Thursday, June 16, 2011

Design, Energy, and Waste

Design TV for Kids

At a friend's house, I was introduced to a design show for children on NHK, the Japanese public television channel. It intrigued me because it was both for children and there was no talking! Graphics were used to point out features as the item was used in its everyday capacity- demonstrating the function of say the spout to both pour and pull away the inevitable drop that forms after pouring or the indention of an object in the center for the hand to grasp it.

Design & Function in Japan

My husband and I have often mused that in Japan everything has a function. We sometimes haven't discovered the function, but we've come to this conclusion because eventually we learn the purpose of the design. A few things in particularly have resonated with me. The saying goes something like, "Japan invents few things, but it refines everything."

The sides are very deep of my Japanese dish rack

A Dish Rack Illustration

I bought a pricey dish rack online from William & Sonoma, taking into consideration the of ease of an internet search vs. driving, searching, & shopping in Japan, delivery vs. parking fees, and with the assumption of a good design. However, we broke a lot of dishes with that rack and became annoyed over and over with it. The design failed to consider that when using a dish rack you are most likely to be hand washing and piling things up and that the water needs to drain somewhere besides a plastic mat that has standing water on it at all times which grows mold readily when not sparkling in the light of the catalog photographer. Not long ago I spotted a Japanese dish rack in the co-op catalog which is mostly for food delivery, but, from time to time, it has seasonal and home use items. The catalog descriptions are in Japanese, but the function is usually well-thought out especially for a Japanese household. We struck gold. The design of the rack is deep and the gaps are closer together; you can stack dishes up and the plates catch in the bottom grooves easily to accommodate as many plates as you wash. The drain rack is metal and does not touch the counter surface but sits up so that you can extract it to drain the water. Glasses no longer fall out of the gaps. It is all metal so no mold assuming you dump the water from the pan afterward.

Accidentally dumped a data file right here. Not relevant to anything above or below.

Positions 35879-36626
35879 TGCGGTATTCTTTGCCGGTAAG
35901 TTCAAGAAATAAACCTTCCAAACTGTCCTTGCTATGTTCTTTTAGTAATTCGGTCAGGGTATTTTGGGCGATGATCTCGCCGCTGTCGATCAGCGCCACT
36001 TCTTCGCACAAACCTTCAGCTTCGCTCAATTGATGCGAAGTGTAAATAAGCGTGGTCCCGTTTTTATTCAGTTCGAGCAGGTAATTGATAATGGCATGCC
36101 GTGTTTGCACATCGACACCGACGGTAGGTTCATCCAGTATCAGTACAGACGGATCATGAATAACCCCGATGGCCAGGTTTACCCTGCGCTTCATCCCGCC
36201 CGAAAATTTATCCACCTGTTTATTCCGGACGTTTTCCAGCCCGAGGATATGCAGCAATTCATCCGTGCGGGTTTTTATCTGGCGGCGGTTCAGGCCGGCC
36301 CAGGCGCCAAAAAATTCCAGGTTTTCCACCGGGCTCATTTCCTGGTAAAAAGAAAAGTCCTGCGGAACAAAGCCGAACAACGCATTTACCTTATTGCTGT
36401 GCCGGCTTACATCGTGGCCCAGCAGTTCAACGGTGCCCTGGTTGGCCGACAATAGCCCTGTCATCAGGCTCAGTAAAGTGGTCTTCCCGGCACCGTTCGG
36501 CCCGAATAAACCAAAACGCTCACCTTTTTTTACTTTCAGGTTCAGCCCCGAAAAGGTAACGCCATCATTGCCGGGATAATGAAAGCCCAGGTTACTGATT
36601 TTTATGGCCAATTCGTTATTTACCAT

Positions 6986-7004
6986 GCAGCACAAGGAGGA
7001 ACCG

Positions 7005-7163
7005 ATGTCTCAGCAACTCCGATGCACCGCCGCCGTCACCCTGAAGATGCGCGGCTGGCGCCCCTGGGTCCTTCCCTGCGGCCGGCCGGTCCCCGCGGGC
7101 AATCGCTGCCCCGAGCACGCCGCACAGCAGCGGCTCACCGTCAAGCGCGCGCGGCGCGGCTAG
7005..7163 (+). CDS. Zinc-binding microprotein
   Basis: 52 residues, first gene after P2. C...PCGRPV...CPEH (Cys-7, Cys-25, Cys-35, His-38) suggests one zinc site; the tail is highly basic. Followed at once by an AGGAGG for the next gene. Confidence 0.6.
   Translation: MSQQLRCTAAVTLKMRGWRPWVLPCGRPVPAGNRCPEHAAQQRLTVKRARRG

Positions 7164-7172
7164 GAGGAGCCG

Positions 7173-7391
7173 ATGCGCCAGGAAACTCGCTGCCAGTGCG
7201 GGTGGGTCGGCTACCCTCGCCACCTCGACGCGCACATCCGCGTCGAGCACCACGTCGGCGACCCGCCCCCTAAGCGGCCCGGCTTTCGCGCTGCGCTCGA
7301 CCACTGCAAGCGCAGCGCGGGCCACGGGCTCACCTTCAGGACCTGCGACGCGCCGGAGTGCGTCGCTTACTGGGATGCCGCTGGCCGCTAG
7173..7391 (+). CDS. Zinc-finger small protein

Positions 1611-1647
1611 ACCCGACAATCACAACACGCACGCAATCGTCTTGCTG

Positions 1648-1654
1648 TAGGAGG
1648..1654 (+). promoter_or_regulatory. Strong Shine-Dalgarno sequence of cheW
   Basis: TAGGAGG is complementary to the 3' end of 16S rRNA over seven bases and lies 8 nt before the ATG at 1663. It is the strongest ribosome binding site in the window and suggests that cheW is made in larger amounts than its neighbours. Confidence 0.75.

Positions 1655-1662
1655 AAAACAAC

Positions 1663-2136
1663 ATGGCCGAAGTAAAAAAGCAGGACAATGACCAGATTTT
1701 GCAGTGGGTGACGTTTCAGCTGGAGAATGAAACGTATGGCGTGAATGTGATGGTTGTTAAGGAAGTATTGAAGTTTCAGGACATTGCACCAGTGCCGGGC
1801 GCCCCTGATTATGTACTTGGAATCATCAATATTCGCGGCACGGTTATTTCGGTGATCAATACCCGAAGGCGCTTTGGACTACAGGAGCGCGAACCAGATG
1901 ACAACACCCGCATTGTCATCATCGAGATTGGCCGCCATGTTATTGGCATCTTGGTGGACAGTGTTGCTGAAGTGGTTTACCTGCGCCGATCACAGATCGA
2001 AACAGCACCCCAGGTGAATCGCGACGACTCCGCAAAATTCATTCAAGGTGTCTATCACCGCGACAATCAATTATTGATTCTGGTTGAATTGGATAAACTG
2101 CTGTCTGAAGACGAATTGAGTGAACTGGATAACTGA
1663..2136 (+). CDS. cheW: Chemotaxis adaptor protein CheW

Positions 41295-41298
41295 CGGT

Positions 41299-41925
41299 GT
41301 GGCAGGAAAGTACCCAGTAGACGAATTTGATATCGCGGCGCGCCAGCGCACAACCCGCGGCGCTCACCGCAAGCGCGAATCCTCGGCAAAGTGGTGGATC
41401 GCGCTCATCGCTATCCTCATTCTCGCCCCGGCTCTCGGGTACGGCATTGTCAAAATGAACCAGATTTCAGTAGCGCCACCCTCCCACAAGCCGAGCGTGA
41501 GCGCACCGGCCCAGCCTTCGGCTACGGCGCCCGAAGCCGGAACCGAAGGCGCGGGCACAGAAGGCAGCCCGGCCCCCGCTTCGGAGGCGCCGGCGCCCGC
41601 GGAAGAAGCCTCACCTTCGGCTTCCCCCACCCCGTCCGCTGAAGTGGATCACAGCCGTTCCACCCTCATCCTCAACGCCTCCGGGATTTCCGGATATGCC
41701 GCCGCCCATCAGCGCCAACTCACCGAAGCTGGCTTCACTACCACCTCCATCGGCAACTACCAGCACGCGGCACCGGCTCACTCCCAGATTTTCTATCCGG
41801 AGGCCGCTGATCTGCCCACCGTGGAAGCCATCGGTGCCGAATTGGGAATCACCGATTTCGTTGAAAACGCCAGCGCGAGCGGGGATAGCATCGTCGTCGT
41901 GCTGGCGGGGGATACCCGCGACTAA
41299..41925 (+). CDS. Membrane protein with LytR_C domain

A Garbage Disposal Illustration
The answer to the garbage disposal here is a mesh basket that fits into a fairly large hole in your sink. Admittedly, it took me a year to realize that there are liners to catch the food and bits so that you can toss it into the garbage or perhaps put it in a compost pile or in a bokashi bucket. I wouldn't go so far as to say it is superior to the insinkerator in most American houses, but the insinkerator uses electricity, increases water usage by about a gallon a day per household, and requires metropolitan water management issues to be addressed differently. The American way may appear harmless- just a bit more energy, just a bit more water, and just a bit more water management processing, but those bits add up to big numbers when we consider all of the users.

Consumption

Consuming less appeals to me when I think of the impact of energy use whether it is my own, fuel, or electricity. Maybe it is living near as I ever want to be to a nuclear meltdown. The Fukushima Nuclear Power Plant was graded as a level seven nuclear disaster. Many European nations have responded to this energy disaster and to the unusable for thousands of years waste products by banning nuclear energy. I am beginning to agree with those favoring bans. To quote Dr. Loxtercamp, "Quality is more than metrics."